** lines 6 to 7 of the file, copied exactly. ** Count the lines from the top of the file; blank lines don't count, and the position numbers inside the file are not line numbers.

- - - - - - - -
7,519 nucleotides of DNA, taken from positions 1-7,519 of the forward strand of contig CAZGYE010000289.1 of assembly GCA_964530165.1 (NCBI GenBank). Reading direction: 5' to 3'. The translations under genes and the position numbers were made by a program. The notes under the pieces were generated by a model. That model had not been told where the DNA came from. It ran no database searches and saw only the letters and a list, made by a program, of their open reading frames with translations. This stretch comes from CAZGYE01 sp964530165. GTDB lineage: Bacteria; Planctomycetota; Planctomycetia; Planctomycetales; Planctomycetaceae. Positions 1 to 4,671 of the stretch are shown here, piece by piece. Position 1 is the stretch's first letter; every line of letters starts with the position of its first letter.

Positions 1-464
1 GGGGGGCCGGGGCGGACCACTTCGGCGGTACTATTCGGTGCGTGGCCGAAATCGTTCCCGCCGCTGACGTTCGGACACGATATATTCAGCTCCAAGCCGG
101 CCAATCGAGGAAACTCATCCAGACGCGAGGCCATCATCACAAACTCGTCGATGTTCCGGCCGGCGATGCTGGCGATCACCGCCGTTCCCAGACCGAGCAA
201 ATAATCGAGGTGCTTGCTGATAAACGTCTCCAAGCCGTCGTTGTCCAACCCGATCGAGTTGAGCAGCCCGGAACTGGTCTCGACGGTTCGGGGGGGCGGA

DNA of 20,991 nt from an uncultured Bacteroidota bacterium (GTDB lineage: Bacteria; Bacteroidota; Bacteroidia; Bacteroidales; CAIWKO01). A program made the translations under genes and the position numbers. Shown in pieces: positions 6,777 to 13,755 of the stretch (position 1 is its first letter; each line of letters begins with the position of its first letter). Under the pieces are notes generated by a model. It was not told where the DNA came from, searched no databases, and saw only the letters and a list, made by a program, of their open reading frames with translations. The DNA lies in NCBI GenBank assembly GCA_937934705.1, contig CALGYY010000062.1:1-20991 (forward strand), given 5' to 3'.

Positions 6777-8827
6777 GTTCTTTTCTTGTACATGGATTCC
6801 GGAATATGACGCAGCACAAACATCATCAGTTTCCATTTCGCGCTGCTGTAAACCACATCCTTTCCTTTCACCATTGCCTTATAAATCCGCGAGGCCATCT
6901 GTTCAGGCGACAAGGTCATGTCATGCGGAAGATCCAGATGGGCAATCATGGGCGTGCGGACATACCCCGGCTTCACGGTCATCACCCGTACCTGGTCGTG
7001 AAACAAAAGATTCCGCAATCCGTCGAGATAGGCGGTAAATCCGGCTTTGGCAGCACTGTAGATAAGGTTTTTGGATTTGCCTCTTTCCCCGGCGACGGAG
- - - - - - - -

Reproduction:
DNA of 20,991 nt from an uncultured Bacteroidota bacterium (GTDB lineage: Bacteria; Bacteroidota; Bacteroidia; Bacteroidales; CAIWKO01). A program made the translations under genes and the position numbers. Shown in pieces: positions 6,777 to 13,755 of the stretch (position 1 is its first letter; each line of letters begins with the position of its first letter). Under the pieces are notes generated by a model. It was not told where the DNA came from, searched no databases, and saw only the letters and a list, made by a program, of their open reading frames with translations. The DNA lies in NCBI GenBank assembly GCA_937934705.1, contig CALGYY010000062.1:1-20991 (forward strand), given 5' to 3'.

Positions 6777-8827